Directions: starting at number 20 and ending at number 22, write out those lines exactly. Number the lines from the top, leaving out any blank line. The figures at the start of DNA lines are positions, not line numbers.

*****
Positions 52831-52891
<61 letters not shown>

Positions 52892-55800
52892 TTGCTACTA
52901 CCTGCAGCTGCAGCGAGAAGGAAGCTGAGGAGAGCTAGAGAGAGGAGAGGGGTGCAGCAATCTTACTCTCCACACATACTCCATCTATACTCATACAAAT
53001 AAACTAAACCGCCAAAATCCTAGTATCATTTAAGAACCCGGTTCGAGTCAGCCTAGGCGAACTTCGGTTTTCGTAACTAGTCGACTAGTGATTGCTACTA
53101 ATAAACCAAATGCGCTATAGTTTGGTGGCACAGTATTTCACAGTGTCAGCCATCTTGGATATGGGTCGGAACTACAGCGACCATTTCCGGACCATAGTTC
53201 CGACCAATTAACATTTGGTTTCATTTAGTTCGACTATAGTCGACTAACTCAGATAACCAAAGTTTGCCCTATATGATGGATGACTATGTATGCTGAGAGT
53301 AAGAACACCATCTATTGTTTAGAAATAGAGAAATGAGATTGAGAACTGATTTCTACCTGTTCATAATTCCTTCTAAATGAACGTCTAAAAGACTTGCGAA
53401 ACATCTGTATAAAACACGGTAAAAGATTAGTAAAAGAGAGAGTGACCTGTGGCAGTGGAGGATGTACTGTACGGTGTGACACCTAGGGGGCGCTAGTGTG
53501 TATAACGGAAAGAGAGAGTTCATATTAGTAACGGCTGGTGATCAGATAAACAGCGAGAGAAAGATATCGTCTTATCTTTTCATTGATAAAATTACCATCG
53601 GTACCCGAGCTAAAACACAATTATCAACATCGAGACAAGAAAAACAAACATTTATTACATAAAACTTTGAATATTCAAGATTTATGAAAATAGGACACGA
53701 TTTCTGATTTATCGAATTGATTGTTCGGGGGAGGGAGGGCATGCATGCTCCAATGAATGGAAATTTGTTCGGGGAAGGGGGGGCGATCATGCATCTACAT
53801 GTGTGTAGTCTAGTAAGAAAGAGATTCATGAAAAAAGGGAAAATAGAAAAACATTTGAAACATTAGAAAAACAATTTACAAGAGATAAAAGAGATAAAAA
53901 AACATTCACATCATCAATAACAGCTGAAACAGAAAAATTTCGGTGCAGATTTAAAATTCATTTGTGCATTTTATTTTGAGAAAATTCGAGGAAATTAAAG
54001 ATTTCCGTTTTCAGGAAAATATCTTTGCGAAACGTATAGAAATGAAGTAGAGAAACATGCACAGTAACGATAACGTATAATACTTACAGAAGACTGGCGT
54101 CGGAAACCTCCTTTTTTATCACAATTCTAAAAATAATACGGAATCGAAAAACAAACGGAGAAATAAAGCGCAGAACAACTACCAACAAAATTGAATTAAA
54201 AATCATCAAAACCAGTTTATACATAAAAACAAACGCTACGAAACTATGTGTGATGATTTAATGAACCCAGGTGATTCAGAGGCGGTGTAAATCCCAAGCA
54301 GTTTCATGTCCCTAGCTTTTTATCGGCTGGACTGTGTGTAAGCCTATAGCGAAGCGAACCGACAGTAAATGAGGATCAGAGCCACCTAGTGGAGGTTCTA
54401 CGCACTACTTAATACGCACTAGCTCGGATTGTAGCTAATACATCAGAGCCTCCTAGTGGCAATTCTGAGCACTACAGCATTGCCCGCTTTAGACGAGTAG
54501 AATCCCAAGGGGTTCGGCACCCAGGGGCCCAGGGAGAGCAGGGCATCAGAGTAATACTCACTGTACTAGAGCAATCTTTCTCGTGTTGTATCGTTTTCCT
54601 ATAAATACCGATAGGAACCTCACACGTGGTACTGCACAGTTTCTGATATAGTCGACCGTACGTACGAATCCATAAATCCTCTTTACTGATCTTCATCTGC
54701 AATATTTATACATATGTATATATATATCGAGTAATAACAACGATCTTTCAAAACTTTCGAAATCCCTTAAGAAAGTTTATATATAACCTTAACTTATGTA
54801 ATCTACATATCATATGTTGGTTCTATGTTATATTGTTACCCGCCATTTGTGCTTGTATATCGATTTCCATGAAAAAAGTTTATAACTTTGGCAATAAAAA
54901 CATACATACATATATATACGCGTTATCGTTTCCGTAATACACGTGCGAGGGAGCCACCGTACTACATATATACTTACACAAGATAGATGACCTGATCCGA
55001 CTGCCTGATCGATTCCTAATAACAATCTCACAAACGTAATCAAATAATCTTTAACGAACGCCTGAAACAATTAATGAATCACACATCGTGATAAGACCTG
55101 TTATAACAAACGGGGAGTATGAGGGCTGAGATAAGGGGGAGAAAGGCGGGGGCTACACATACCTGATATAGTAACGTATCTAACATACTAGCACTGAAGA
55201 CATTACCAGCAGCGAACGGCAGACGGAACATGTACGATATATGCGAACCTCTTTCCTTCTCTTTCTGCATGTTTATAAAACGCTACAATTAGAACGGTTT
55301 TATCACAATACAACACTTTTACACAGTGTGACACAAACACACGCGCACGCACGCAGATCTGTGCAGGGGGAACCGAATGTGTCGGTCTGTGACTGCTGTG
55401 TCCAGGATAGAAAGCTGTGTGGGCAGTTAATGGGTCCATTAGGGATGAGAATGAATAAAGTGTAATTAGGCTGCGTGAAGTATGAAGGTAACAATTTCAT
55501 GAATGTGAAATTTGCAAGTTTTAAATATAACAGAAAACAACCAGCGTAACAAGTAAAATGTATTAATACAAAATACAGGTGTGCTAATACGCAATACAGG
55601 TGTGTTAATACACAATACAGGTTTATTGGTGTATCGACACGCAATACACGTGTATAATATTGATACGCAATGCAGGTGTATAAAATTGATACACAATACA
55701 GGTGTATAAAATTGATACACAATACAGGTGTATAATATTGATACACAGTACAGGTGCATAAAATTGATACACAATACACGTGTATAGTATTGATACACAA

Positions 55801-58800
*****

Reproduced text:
54401 CGCACTACTTAATACGCACTAGCTCGGATTGTAGCTAATACATCAGAGCCTCCTAGTGGCAATTCTGAGCACTACAGCATTGCCCGCTTTAGACGAGTAG
54501 AATCCCAAGGGGTTCGGCACCCAGGGGCCCAGGGAGAGCAGGGCATCAGAGTAATACTCACTGTACTAGAGCAATCTTTCTCGTGTTGTATCGTTTTCCT
54601 ATAAATACCGATAGGAACCTCACACGTGGTACTGCACAGTTTCTGATATAGTCGACCGTACGTACGAATCCATAAATCCTCTTTACTGATCTTCATCTGC